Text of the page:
3. patches on a dog vest!!!! come in all sorts of shapes, colors and designs, on the internet that is…only patches issued by a training authority with the name of the trainer on the patch has any meaning, vests are usually only used for dogs in training. Note, no harm if a legitimate trained service dog has patches for whatever, so long as the dog and handler are otherwise legitimate.
    4. as of August 2012, only ADI accredited trained service dogs are allowed on Government property, including the V.A. (public law 112-154) All ADI accredited trained service dogs are issued special I.D. cards.

    The Federal courts have made many rulings regarding service dogs over the years, in nut shell, a service dog is specially trained to perform tasks for a legitimately disabled person. The trained tasks shall not include anything a dog does naturally, such as walking, sniffing, pawing, licking,and giving emotional support, barking is allowed only if part of a trained task. Service dogs must be on leash at all times, except to perform a trained task, then back on the leash, we are working in the public here and must be in control of the dog, at all times. The courts have made their position very clear with the following comment. “These laws are not for the non disabled and their pets, nor are they for the disabled and their pets, but for the disabled and their task trained service dogs,”

    The training I.D. card issued by accredited service dog training facilities, (who verifies the disability and then properly trains the dog and handler), the card identifies the trainer, the dog, and the now trained handler, the photo on reverse side must have the dog and the handler in same photo, the card is then specifically laminated, not the white colorful PVC type purchased on line, also there is no such thing as a registered service dog, unless registered with an accredited service dog training facility, but for $80.00 or so you can get anything on line…snake oil included. a real service dog is valued anywhere from $20,000 to $80,000, usually no cost to a legitimate disabled person, most schools gives veterans preference.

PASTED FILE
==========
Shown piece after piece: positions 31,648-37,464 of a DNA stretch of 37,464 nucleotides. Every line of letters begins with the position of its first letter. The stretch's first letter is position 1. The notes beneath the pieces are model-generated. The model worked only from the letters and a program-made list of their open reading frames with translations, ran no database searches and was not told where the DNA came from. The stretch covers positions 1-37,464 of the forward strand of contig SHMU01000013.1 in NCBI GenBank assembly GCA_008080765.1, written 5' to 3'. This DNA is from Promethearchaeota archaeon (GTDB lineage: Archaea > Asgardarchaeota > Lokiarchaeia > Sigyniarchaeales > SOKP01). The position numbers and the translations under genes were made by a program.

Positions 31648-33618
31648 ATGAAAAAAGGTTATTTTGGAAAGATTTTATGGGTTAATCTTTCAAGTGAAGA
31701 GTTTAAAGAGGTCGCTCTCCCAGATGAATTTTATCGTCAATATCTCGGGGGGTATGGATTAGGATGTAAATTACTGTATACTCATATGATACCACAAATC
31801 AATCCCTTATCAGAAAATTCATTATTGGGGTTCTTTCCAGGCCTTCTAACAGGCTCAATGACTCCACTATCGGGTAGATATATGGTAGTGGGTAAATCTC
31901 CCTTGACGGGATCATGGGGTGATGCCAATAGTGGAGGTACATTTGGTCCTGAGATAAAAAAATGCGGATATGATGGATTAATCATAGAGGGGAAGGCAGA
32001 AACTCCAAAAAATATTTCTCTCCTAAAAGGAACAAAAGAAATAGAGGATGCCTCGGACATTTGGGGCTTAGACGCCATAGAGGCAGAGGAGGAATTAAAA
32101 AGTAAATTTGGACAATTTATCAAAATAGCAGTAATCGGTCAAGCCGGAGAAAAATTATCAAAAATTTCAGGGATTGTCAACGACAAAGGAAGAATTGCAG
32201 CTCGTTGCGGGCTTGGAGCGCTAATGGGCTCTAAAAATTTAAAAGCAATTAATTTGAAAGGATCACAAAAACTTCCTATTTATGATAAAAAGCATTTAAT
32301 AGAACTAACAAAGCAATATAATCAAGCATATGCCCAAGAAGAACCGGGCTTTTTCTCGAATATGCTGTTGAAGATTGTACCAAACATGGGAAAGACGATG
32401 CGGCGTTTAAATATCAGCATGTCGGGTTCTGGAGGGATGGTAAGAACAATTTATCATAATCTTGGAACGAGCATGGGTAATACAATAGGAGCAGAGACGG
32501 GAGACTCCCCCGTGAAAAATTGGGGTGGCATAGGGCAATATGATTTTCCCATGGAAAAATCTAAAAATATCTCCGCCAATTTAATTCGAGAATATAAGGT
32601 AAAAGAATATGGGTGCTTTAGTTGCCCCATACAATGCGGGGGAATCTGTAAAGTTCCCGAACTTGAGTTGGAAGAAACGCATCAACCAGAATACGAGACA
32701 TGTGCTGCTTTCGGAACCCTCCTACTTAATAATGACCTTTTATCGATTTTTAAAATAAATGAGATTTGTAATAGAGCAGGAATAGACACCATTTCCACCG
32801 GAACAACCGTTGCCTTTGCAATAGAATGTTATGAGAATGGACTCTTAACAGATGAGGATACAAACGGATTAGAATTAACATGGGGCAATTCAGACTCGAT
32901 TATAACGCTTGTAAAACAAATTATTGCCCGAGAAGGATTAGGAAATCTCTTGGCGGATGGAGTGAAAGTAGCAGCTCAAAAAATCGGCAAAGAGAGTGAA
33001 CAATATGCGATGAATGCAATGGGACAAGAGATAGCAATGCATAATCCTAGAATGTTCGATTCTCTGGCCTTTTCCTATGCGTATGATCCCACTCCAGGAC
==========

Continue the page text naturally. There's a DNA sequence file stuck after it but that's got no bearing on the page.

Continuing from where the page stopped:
Does the Federal Government require I.D. cards for public access? not at this time, but some 30 states have some provision or law that leads to proper identification, and any person who files a false complaint against a public entity, claiming their pet is a service dog, well lets just say, the courts have remedies for such persons…….enough from me, just FYI…..

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    1. KE

      This last post is a little misleading due to the fact that the ADA allows owner trained service dogs. The only requirements for a service dog to be legal in the US is for the dog to be accompanied by a disabled person and for said dog to be trained to perform a task that assists with the persons disability.
      In this case the dog is trained to recognize and assist with symptoms associated with PTSD. As long as a doctor recognizes the veterans’ PTSD as a handicap. The dog is indeed legal.
      My dog is being trained to assist me with a few things including managing anxiety and my heart rate which are stmptoms of my disability. I will note here that it is illegal to ask what a persons’ disability is when you are questioning about a service dog.
      You may only inquire two questions: 1.) Are you disabled? 2.) Is The Dog Trained to help you with your disability? Any further questions are deemed harassment, and a violation of rights according to the ADA.
      In closing I would also like to add that in the state of MA, all service Dogs in training have equal rights as a service dog as long as they are not disrupting the function of services at a business. For example barking at a movie theatre is disruptive to the service of viewing a movie.